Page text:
, Volume 15, Issue 3, pp 423-425,
Open Access This content is freely available online to anyone, anywhere at any time.
Date: 25 May 2012

Review of George Kateb: Human Dignity

This is an excerpt from the content

Man’s place in the world is a significant matter, both from an existential and a practical viewpoint. George Kateb’s Human Dignity deals with, inter alia, moral philosophy, philosophical anthropology (establishing the basis for human dignity) and philosophy of law (addressing the subject of human rights). Despite the scope of the inquiry, the author has managed to present his ideas in a book of modest proportions.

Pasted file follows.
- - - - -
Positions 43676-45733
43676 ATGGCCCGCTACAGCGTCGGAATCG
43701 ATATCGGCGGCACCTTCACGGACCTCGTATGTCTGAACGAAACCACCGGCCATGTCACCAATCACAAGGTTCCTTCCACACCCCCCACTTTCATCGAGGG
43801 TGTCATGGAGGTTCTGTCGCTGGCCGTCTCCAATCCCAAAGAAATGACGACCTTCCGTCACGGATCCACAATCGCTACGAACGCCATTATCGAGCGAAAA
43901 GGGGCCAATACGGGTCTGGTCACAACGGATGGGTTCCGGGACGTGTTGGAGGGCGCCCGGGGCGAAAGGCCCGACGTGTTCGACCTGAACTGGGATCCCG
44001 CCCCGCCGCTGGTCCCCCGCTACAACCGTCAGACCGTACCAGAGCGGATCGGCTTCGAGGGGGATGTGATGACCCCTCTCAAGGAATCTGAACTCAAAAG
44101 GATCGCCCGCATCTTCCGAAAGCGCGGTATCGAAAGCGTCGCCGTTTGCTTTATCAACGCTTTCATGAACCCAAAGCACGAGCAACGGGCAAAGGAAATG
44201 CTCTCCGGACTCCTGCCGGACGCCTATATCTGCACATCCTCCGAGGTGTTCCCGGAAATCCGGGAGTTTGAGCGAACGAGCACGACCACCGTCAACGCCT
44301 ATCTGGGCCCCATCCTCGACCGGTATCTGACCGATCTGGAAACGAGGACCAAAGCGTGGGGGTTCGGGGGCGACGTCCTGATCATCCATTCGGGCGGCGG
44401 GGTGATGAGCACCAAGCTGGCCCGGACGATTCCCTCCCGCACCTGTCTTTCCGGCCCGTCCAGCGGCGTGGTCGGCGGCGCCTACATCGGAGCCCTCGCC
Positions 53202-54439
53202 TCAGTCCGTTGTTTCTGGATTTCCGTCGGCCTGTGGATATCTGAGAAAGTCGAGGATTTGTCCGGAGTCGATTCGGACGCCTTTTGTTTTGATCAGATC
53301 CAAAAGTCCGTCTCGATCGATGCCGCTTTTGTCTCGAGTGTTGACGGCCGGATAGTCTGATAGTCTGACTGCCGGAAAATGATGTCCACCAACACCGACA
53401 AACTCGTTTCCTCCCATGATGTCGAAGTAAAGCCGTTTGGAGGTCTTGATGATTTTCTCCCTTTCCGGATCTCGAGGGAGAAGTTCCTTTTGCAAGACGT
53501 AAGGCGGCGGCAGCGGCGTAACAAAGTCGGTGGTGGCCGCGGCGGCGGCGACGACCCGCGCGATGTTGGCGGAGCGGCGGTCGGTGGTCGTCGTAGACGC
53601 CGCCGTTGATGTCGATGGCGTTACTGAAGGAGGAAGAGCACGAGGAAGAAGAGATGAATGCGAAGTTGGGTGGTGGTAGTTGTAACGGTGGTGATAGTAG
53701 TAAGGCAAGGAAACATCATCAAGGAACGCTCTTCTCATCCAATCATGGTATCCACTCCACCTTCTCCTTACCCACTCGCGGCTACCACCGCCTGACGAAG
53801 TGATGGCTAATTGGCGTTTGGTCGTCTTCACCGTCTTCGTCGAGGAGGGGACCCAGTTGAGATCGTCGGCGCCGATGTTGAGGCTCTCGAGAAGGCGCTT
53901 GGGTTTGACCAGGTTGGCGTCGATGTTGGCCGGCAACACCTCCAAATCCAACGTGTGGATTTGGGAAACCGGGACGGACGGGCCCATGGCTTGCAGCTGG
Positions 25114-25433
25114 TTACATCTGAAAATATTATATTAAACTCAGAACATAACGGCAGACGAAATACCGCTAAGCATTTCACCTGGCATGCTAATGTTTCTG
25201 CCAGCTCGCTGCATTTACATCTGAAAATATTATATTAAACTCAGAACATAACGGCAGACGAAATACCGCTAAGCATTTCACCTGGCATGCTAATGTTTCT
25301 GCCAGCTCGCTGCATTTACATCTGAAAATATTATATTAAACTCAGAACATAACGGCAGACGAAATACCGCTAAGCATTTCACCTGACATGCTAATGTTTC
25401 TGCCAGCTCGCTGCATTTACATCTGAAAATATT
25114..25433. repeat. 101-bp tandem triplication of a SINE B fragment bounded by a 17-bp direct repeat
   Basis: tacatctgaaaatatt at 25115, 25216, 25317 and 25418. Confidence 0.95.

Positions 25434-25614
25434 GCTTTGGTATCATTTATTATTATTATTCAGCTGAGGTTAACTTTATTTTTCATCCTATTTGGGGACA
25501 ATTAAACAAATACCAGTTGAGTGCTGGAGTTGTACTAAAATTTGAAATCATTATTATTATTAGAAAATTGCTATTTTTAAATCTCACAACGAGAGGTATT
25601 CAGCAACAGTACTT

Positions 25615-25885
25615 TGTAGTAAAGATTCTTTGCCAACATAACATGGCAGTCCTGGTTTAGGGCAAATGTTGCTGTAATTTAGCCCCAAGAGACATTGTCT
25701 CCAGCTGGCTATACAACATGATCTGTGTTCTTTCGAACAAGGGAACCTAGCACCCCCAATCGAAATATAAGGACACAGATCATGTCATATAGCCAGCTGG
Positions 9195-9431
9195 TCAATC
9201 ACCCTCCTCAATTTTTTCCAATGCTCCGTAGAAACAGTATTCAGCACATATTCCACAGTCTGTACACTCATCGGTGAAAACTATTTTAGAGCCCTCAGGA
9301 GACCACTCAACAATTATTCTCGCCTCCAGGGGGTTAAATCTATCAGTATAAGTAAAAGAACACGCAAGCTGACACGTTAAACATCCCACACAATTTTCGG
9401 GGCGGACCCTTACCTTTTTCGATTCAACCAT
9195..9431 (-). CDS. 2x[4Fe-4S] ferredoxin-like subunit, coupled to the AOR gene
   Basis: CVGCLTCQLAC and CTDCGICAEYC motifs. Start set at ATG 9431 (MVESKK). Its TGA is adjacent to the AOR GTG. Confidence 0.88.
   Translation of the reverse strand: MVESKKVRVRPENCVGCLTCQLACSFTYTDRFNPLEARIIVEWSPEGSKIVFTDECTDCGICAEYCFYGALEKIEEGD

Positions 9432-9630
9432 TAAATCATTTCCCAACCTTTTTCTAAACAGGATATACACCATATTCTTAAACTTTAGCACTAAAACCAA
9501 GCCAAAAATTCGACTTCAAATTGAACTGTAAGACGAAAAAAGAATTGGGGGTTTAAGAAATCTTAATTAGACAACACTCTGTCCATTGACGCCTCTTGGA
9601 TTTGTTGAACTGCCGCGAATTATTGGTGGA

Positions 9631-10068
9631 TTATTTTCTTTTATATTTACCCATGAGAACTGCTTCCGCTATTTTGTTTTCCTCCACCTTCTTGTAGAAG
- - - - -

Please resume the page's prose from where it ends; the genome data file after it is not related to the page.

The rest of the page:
Kateb seeks to locate the foundation of human dignity and to know which consequences follow from it. Each human being is said to have an equal status, while the dignity of the human species is covered by the notion of stature.

Kateb’s notion of ‘human dignity’ is thus an intricate one, incorporating status and stature (pp. 5, 6, 9, 18). One wonders, though, what could prompt such an amalgam. If there were merely a need to underline the special contributions individuals (are able to) accomplish, the stature aspect would obviously be a superfluous addition. The benefit – if that ...